Families always called Australia home
WHEN the 2012 Olympic Games begin later this year, it will be the Aussies that British ex-pats Bill and Margaret Beshaw will be cheering on, despite hailing from Hackney, where Olympic Park will be.
"No way are we cheering on Brits; we are Australian," said Bill who, along with Margaret and their daughter Joanne, will become Australian citizens on January 26.
The Beshaws arrived in Australia in 1974 - the year before Australian laws changed - so they automatically got full citizen rights - that is, they could vote, work for the government and travel with an Australian passport.
Which begs the question: why formally become a citizen if you have all the rights?
"It was one of those things we always meant to do and we knew it was the right thing to do.
"It's more a case of why we left England.
"England was a very depressing place in 1974 with rolling strikes and people put back to two or three days a week.
"There were brown-outs and black-outs that went on for months and the garbage collectors were on strike.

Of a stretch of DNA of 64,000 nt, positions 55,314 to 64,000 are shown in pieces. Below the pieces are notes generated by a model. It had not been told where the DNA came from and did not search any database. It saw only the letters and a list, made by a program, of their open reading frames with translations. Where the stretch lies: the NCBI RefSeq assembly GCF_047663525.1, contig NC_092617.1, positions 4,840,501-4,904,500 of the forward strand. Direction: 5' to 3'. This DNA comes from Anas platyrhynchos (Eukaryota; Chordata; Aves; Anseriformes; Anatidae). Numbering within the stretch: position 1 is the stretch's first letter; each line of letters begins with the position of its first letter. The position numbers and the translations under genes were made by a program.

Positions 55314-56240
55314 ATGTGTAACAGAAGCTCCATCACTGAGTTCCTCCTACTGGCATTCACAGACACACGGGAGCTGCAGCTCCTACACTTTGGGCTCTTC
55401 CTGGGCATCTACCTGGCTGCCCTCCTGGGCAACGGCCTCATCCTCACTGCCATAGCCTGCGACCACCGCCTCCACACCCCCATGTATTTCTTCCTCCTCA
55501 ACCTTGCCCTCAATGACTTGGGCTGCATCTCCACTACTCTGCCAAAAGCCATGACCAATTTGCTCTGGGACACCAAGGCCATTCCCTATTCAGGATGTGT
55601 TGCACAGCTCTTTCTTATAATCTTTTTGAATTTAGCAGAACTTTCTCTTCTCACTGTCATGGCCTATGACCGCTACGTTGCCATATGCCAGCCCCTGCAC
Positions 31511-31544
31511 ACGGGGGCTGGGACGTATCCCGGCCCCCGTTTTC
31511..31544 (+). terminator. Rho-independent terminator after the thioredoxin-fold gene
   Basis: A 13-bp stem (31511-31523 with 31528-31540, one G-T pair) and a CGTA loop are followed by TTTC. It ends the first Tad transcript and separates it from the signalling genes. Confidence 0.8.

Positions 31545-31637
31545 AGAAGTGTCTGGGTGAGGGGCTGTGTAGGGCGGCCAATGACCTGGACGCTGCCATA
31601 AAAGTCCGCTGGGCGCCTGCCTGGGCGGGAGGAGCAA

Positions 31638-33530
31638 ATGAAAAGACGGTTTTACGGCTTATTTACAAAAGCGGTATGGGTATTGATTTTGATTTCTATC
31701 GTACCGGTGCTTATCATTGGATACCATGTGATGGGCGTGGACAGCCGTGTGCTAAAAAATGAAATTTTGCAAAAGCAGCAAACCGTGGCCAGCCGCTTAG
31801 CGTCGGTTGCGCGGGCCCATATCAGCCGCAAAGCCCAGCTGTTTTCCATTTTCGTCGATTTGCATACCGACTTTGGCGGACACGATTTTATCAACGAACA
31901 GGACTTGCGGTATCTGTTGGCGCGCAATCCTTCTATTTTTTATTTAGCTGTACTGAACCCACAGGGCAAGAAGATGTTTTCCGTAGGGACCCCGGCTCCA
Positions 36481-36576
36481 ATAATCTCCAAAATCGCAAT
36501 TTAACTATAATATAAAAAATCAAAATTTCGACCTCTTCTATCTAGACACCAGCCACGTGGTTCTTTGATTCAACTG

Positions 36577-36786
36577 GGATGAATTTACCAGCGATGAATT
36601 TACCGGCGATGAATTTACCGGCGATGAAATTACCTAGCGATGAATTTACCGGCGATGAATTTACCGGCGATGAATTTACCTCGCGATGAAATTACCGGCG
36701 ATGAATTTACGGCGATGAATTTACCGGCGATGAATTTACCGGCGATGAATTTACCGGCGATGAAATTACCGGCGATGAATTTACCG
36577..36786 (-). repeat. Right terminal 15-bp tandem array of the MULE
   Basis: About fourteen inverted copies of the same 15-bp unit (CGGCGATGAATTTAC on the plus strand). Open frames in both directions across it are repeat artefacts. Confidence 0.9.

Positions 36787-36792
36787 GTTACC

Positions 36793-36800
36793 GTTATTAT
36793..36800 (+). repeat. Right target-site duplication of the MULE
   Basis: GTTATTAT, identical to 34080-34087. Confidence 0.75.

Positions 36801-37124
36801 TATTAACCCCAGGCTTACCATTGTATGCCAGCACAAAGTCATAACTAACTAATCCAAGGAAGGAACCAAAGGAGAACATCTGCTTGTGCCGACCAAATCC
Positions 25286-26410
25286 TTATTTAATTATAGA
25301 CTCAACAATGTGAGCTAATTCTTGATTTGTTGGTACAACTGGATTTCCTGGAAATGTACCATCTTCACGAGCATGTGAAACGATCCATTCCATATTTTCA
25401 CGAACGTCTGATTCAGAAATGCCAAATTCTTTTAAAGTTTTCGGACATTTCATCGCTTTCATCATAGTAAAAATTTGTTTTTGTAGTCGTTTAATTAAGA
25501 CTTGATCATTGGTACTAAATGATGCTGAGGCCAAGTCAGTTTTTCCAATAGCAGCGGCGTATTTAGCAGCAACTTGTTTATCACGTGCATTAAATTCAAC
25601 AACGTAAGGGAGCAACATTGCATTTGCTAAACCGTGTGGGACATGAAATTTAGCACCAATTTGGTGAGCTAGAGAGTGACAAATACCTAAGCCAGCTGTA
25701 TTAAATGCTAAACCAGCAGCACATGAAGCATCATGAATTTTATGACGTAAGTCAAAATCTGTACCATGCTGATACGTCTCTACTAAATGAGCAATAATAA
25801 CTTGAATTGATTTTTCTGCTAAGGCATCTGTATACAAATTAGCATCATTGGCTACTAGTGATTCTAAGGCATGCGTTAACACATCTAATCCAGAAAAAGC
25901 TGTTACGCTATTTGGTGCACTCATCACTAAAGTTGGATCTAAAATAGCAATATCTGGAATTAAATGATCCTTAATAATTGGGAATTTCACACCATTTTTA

"We had two young daughters so we looked to where we could go."
The warm climate and an uncle and aunt living in Australia made the decision easy.
Their eldest daughter became an Australian citizen when she about 20-21 years of age and now resides in Grafton, New South Wales.
Bill was a biochemist whose university degree was recognised in Australia.
He and Margaret lived and worked in Lismore for 15 years and Sydney for 15 years before coming to Neerdie in 2006, where their younger daughter Jo lives with her husband and two children.
"This is what we wanted - to be near our grandchildren and live in a true community spirit and Neerdie has that."
Bill is now president of the Neerdie Rural Fire Brigade and the couple is also involved in various community groups and travelled extensively through the nation.
"Australia is truly a free country - more so than any other country - it's about as free as you can get."
Apart from her parents making the decision to take the citizenship oath and her sister having done it, Jo really wanted to be able to vote, so on January 26 she too will become an Australian citizen.
"I was almost five when we came to Australia," she said. "I remember the trip - two planes and a boat but Australia is all I know.
"I did my schooling here and I married an Australian. If I went to England, I wouldn't be going home. Australia is home."
Unlike her parents, Jo had to sit a multiple choice citizen test at Kawana and go through the interview process before the January 26 ceremony that will make it official.